This is frankly undocumented, undefined, random behavior by something that clearly shouldn't be. And we're not talking about some random USB hardware - We're talking about physical, soldered on, ain't gonna change hardware. Not to mention, this is also a departure, for who know's reasons, from the stable code that actually seems to do a hash(serial) and outputs a 48bit address. OPI may not have paid for a address block, but not a big deal. Stability is. Period.

Are you talking about stability in images that are marked "development" and "provided with no support"? For testing/development purposes random MAC is not an issue, completely broken Ethernet is not an issue, even missing CPU frequency scaling and thermal protection is not an issue. As long as it builds without issues and boots to a command prompt on a serial console it's working as intended, everything else is a nice bonus.

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On 10.8.2017 at 10:18 PM, Josh Conway said:

But yeah, I know nothing about networking :/ I'm only a systems engineer for one of the largest educational NOCs around.

So, if you're an experienced person in network and driver developer? Perfect, i'm glad to see your PR fixing this issues. My strengths are in drug development, definitely not helpful to solve such issues. But, I'm sometimes a little bit concerned about expectations from people buying the cheapest possible Orange Pi. 

It's like buying a 'Tata Nano' and expect a Mercedes S class (or maybe a VW Golf). This is a cheap device where Xunlong nor Allwinner tried to bring it to mainline. Mainline on OPi 0 is flagged with 'experimental' for a reason. Cause developers know that there's not everything perfect at the moment (and maybe never). If you can't live with it, stay away from mainline on every H2+, H3, A64, H5 device. As you can see on linux-sunxi.org, there are still parts flagged as WIP or not supported yet. 

 

On 10.8.2017 at 10:18 PM, Josh Conway said:

Seriously? Are you actually pulling the "code is the documentation" on me? Wow.

Documentation is an topic on various threads here in the forum. It's important, time consuming and probably not the most exciting stuff for developers who spend hours to bring armbian to work smoothly on all these SBCs in their free time.  Something I know, cause documentation in drug development was probably ~30% of my normal workload (if I would come home from a normal working day, I'm surely not that exited to do more documentation). :P

So if you're interested in improving this, I'm sure your helping hand would be very appreciated. :)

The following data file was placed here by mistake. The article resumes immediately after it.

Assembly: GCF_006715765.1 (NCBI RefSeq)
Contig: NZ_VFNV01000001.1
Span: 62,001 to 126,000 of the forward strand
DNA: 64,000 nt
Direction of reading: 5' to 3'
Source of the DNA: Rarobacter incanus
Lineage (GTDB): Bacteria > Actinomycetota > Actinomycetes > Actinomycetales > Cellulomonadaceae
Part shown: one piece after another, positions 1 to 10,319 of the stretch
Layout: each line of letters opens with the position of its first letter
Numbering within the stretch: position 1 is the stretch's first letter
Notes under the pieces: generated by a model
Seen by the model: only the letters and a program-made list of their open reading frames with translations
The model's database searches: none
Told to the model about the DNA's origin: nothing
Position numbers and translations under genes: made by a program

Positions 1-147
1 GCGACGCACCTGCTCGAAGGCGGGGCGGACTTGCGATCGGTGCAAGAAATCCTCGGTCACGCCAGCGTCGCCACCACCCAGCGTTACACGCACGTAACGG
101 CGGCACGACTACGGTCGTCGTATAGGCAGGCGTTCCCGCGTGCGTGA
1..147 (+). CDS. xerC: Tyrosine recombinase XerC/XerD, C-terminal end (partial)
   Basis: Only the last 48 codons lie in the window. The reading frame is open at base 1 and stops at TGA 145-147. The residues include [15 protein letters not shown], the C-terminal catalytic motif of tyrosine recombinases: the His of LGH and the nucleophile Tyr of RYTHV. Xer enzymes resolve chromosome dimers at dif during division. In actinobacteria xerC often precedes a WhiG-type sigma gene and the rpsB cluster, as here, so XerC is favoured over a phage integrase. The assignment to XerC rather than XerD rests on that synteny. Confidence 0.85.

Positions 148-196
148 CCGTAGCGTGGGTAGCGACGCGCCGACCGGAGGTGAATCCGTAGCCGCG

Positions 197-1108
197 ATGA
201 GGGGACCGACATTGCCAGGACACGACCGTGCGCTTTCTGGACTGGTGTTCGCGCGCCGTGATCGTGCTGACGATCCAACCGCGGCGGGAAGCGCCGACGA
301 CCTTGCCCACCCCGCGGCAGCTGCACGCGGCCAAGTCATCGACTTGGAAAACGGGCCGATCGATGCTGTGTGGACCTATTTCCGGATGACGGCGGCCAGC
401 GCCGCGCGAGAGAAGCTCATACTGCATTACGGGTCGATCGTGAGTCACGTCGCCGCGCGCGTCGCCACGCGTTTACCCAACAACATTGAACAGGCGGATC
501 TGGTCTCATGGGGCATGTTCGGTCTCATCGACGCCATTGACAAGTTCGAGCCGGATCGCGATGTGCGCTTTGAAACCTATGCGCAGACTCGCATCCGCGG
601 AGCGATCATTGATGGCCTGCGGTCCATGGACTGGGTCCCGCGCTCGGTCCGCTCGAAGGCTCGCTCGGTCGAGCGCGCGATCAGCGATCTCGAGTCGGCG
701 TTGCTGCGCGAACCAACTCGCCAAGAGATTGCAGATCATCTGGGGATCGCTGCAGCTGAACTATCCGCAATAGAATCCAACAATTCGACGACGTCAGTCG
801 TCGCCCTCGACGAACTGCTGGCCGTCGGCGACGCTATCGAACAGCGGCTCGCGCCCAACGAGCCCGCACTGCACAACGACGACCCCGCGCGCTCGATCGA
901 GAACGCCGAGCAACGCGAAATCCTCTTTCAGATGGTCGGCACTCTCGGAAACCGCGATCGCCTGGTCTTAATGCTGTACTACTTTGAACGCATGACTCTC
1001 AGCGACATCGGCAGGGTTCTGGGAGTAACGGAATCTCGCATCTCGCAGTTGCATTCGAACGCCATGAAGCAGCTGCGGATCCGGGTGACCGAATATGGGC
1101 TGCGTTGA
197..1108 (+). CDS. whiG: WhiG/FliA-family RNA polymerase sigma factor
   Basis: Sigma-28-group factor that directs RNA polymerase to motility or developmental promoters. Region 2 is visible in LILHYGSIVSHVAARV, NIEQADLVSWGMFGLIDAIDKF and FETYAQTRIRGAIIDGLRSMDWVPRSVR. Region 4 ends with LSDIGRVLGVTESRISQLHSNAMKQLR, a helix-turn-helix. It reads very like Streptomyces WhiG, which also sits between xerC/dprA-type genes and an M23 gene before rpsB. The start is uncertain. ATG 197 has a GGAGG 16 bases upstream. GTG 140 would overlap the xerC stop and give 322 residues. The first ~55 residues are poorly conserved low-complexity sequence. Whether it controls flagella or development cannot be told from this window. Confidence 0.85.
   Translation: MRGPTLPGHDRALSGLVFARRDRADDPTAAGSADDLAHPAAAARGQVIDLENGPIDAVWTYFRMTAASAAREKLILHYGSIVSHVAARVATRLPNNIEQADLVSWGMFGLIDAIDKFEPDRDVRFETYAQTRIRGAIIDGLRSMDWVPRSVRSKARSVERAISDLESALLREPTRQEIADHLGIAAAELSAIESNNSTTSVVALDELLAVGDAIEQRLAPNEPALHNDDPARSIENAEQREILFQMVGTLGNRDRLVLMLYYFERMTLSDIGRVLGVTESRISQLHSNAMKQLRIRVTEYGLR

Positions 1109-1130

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8 hours ago, @lex said:

 

Hmm... port 8888 conflicts with RPi-Monitor and why not simply using already established protocols for the problem? Bonjour/Avahi works flawlessly for over a decade and at least with my DHCP server here (being a popular Fritzbox and implementing some sort of DynDNS updates) if I boot an Orange Pi PC with Armbian all that's needed is a 'ssh root@orangepipc' 30 seconds later.

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3 hours ago, tkaiser said:

port 8888 conflicts with RPi-Monitor and why not simply using already established protocols for the problem?

No problem, you can use any port you wish. Protocol used is very simple and works similar to how DHCP client gets its IP, the whole idea is to fire a windows application and with one click you find MAC and IP and fires a putty client to connect to it.

If you have a dozen Orange Pis, another ten Banana Pis plus a bunch of Nano Pis  connected to your network you just fire ssh root@orangepipc what about the others? You have to setup every board and then ssh root@roangepipc-1, ssh root@orangepipc-2 and so one. With showmyarm (TM) you need zero config, choose the one you want to connect from a list, it's a windows world,  but if you like to sweat and configure every new board... Anyway it was and still being a good learning experience :)

Edited by @lex
(TM) I just had another clever idea, TM showmyarm, @tkaiser, sorry you are late..:)

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On 8/17/2017 at 1:57 AM, @lex said:

With showmyarm (TM) you need zero config

 

Installing custom service isn't sounds like "zero config". Sorry , but in current form

it's pretty much useless.

 

That may be somehow useful if it will listen to DHCP requests

and pull new devices to list. That list also should have options to remove or hide device.

 

On 8/17/2017 at 1:57 AM, @lex said:

Anyway it was and still being a good learning experience :)

 

Happy to hear that ;)

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8 hours ago, adrb said:

Installing custom service

Yes and No. It depends on whether you call DHCP client service a custom service. Install this service when Image is created just like you install DHCP client service, the custom service becomes part of the system. 

Please, forgive me, i did not want to hijack the thread,  just wanted to explain my point about "zero config", it won't happen again..:D

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Hi there,

 

I've just been bitten by this bug: the MAC changes at every boot.

The release I'm using: Armbian_5.30_Orangepizero_Debian_jessie_dev_4.11.3

# uname -a
Linux orangepizero 4.11.3-sun8i #8 SMP Tue Jun 13 14:17:33 CEST 2017 armv7l GNU/Linux

 

Do you have any suggestion about what files to patch to have a fixed MAC ?

 

I've found another topic why seems related:

But the solution about the device tree modification is not very clear to me...

 

Regards,

Guillaume